Erik Brandt Discusses 20+ Years of Local Americana Mainstays the Urban Hillbilly Quartet, Thursday Show at Palmer’s [Interview]

Erik Brandt and the Urban Hillbilly Quartet (photo by Nick Greseth)
Erik Brandt and the Urban Hillbilly Quartet (photo by Nick Greseth)

Last updated on December 17th, 2021 at 03:03 am

Erik Brandt and the Urban Hillbilly Quartet have been one of the most successful Americana bands in Minnesota for nearly 25 years. Their music combines folk, rock, jazz, country, blues, and even Middle Eastern music in a singularly creative way.

The South of Dark EP, their twelfth release, came out last year. Its five songs show the versatility of the band, featuring straightforward folk (“Beautiful Mess”), melodic pop (the title track), heavy folk/rock (“Just Us”) and dark Americana (“Rearview Mirror”).

Their next show is at Palmer’s on Thursday. To gear up for it, UHQ leader Erik Brandt sat down with Music in Minnesota’s Erik Ritland to discuss the history of the band, their current album and incarnation, and how to best support local artists.

MiM: The Urban Hillbilly Quartet has been around for over 20 years. You’ve toured internationally and won local awards. How has your music evolved?

Erik: We’ve been at it nearly 24 years! Hard to believe at times.

Our music has evolved to match the skills, talents and interests of the band members. There have been core players who have been with the band the entire time – me and Jeremy (Szopinski, UHQ lead guitarist) – and lots of other people over the years. We are constantly adapting our sound and always trying to grow as artists. I think I have evolved considerably as a songwriter since 1995, and I think the band overall is more focused on delivering them well in live shows.

MiM: What are your favorite/most memorable accomplishments?

Erik Brandt and the Urban Hillbilly Quartet (photo by Nick Greseth)
Erik Brandt and the Urban Hillbilly Quartet (photo by Nick Greseth)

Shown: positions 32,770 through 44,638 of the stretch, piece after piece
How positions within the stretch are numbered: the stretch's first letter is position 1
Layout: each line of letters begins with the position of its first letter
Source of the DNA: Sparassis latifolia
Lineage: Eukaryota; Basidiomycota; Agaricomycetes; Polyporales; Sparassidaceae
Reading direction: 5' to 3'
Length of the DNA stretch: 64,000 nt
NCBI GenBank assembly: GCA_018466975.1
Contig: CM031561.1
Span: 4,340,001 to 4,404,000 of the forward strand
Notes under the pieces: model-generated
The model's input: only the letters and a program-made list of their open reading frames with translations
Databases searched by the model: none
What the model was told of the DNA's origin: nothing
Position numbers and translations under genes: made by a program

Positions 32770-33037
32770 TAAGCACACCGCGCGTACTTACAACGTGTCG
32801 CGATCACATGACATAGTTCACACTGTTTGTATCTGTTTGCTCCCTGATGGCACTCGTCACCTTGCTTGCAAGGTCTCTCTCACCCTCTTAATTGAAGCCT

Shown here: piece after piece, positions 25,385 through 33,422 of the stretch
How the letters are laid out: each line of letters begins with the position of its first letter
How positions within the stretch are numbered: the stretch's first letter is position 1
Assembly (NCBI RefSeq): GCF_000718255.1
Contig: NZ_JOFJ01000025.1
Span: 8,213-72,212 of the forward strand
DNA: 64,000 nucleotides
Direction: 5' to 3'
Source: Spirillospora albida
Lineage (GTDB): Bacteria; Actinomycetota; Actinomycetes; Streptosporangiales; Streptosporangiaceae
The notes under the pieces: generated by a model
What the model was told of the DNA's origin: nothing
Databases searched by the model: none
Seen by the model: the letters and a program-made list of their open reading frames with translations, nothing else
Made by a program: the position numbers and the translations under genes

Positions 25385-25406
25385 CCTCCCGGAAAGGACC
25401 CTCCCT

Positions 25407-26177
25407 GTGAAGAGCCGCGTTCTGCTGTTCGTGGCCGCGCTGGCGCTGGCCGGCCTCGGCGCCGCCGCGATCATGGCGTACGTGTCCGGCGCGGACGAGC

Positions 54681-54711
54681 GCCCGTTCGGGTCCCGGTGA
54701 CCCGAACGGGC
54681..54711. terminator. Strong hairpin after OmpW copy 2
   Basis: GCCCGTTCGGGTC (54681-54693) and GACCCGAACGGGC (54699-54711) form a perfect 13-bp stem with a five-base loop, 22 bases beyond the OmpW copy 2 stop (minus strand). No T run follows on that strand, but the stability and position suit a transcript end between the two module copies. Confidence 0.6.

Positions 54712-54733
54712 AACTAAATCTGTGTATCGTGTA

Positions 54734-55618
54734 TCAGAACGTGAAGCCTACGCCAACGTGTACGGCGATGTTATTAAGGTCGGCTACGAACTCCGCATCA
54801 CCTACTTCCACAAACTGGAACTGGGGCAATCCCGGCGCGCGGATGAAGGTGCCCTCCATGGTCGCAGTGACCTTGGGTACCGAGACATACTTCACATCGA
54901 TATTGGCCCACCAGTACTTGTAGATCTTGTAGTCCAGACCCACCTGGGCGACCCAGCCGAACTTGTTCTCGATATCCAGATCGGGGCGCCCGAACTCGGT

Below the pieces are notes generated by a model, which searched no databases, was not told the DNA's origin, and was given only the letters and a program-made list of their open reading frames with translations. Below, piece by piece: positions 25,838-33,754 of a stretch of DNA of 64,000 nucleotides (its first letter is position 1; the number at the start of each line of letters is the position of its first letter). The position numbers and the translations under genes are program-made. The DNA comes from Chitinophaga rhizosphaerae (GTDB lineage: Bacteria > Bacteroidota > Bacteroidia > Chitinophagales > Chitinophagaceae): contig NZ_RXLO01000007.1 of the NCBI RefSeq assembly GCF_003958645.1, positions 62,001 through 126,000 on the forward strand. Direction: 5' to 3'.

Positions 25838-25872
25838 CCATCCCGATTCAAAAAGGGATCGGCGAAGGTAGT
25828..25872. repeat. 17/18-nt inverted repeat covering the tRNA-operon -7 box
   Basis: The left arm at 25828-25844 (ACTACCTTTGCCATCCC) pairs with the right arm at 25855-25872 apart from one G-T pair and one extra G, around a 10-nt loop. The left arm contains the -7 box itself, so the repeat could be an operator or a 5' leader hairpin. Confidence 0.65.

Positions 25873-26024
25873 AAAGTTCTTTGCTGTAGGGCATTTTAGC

Erik: Some include: 1) having the audacity to tour the USA and internationally – and doing it successfully 2) staying friends with everyone in the band over the years 3) continuing to record and make quality music 4) seeing fans from 20+ years ago rediscover us and start attending shows after being away to have families 5) playing a gig in London to an audience of people I’ve never seen before and having them sing along to songs I had written.

MiM: What can someone expect at an Urban Hillbilly Quartet show in 2019?

Erik: Four muscular, wind-swept, dashing, suave, ravishing middle-aged men playing original Americana music.

MiMUHQ is known for mixing in well-chosen covers in with their originals. What sorts of songs do you cover? How do you approach covers? How do you figure out a balance between them and your own material?

Erik: Basically, we don’t want to be bored and we don’t want our audience to be bored. We try to find things that we can play with some authenticity or be able to put our own stamp on. There are some covers we’ve been playing forever, like Dylan’s “You Ain’t Going Nowhere,” to songs we’ve recently started playing, like Springsteen’s “Dancing in the Dark.”

Mixed up in all of that are jazz instruments like Hancock’s “Watermelon Man” and a number of Eastern European tunes that we love.

MiMYour last release, South of Dark, came out last year. Tell us a bit about it and a couple of your favorite tracks from it.

Erik: Thanks for asking.  Did you know that you can buy it online?  Check it out at 

This was an album that nearly didn’t happen. We tracked it and the sessions sat mostly untouched for about 9 months. The engineer wasn’t convinced by the recordings. A couple of the songs had some structural problems that he was right about and the tunes needed reworking. I was determined to give it another chance, however, and when we listened to it we realized that most of it would work fine and we tracked two additional tunes to make it a complete EP.